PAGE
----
Many celebrities are known for their winning smiles, but flashing those pearly whites sometimes requires a little dental work.
Check out an old picture of Tom Cruise. His two front teeth used to point in different directions and were two different colors — until he got them whitened, straightened, and now, reportedly, topped with veneers.
Of course, how your teeth look doesn't matter to your overall health or longevity if you're not taking good care of your oral health.
Gum disease puts you at increased risk for everything from diabetes to cardiovascular problems to miscarriage for women.
And now research has found that older women with periodontal disease have an increased risk of various cancers.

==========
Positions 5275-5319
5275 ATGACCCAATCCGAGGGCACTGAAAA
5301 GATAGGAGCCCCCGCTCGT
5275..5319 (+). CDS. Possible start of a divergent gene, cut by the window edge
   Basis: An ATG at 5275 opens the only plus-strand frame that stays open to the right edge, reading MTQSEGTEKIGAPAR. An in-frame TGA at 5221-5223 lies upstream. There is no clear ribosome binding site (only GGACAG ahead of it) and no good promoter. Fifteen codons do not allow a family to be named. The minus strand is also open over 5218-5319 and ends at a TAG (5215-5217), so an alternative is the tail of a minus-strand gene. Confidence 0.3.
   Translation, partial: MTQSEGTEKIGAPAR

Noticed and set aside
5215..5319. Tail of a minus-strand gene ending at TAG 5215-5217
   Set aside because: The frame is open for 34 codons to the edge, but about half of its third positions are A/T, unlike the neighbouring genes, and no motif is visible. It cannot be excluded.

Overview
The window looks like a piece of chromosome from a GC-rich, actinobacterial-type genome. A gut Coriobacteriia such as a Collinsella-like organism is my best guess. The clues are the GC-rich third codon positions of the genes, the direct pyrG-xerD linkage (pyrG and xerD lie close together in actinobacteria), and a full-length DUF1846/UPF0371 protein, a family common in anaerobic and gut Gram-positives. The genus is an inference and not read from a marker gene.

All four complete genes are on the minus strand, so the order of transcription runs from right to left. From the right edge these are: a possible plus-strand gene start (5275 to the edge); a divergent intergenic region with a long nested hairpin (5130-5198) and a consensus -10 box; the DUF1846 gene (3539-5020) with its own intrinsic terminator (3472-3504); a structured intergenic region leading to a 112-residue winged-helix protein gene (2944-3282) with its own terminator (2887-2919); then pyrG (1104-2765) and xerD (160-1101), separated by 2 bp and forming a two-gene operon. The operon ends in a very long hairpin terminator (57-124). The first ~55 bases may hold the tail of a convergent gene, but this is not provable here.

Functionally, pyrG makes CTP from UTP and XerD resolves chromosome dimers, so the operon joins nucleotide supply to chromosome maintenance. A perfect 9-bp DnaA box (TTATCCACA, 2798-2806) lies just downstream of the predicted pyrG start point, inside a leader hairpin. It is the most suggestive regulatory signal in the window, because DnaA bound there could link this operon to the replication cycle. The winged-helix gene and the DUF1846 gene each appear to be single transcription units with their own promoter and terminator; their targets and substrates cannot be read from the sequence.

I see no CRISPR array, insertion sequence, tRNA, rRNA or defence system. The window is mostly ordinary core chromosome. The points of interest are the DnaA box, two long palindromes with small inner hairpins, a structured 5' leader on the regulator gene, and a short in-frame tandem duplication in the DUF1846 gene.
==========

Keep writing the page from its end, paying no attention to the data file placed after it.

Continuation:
The study in BMC Oral Health looked at more than 60,000 women from age 54 to 86 and found that those with gum disease were 14 percent more likely to develop cancer than those without it.
For some cancers, the risk was much higher. Women with gum disease were 33 percent more likely to develop esophageal cancer; 73 percent more likely to have gallbladder cancers; 31 percent more likely to have lung tumors; and 23 percent more likely to have melanoma.
The authors think that bacteria from gum infection leads to inflammation, and that makes the body more susceptible to cancer.
So brush after every meal, or at least twice a day, and floss daily.
See your dental professional twice a year. You'll be saving your smile, protecting yourself from several types of cancer.
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